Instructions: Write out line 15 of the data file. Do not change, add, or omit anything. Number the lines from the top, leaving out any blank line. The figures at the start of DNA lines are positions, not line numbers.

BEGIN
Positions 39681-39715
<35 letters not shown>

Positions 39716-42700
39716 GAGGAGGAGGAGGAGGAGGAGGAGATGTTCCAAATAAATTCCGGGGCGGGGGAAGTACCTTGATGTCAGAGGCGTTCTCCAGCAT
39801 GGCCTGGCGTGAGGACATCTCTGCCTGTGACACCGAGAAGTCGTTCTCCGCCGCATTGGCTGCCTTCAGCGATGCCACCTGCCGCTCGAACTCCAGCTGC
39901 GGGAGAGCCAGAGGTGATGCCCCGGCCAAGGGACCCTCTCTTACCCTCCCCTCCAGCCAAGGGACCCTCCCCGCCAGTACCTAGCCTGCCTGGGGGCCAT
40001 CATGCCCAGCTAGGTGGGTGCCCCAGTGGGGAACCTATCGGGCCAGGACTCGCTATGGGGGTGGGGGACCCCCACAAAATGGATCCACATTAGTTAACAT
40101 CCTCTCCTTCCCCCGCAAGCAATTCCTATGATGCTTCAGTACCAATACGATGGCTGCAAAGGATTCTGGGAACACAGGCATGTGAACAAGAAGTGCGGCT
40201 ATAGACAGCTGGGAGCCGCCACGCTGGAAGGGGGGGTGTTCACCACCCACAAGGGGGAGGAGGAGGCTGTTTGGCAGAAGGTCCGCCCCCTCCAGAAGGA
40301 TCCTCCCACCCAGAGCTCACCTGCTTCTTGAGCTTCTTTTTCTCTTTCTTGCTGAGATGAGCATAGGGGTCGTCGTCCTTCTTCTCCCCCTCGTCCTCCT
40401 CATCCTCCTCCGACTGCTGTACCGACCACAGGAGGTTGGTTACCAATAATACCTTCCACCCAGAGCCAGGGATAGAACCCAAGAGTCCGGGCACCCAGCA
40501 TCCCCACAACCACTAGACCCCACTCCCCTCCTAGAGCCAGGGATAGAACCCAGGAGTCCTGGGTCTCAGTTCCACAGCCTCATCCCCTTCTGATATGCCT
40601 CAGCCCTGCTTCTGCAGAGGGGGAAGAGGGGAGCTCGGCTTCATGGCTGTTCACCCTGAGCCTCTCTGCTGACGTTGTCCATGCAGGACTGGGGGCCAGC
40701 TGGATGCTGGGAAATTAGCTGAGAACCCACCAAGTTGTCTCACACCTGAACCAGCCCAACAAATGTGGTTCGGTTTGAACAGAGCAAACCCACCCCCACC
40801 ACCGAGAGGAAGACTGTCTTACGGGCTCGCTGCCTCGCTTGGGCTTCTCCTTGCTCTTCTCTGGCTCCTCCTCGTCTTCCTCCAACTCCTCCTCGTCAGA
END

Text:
40801 ACCGAGAGGAAGACTGTCTTACGGGCTCGCTGCCTCGCTTGGGCTTCTCCTTGCTCTTCTCTGGCTCCTCCTCGTCTTCCTCCAACTCCTCCTCGTCAGA